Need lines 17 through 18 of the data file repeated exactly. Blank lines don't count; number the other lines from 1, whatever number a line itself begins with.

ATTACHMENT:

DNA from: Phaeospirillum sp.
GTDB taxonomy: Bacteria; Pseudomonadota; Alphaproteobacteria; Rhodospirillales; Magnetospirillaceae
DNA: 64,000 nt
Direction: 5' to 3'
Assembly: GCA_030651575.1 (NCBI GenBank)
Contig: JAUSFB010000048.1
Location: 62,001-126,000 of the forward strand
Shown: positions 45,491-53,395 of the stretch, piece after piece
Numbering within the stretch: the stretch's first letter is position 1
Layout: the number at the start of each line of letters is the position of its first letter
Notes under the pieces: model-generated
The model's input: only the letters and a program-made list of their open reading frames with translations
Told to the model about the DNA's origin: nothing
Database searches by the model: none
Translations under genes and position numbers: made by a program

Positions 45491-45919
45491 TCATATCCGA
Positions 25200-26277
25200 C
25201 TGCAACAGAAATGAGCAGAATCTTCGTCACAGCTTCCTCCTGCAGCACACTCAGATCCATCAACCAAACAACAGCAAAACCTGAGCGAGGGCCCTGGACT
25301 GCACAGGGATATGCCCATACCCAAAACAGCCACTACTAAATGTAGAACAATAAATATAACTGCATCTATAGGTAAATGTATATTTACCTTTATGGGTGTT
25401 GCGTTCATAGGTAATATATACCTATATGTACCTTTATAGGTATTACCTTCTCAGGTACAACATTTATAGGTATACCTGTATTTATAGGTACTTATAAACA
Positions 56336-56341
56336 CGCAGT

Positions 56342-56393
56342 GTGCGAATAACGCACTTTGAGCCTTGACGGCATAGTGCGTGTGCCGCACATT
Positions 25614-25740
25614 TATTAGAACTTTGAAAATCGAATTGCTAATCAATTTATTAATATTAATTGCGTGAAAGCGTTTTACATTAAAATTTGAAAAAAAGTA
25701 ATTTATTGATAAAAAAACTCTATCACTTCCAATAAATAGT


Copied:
45491 TCATATCCGA
Positions 25200-26277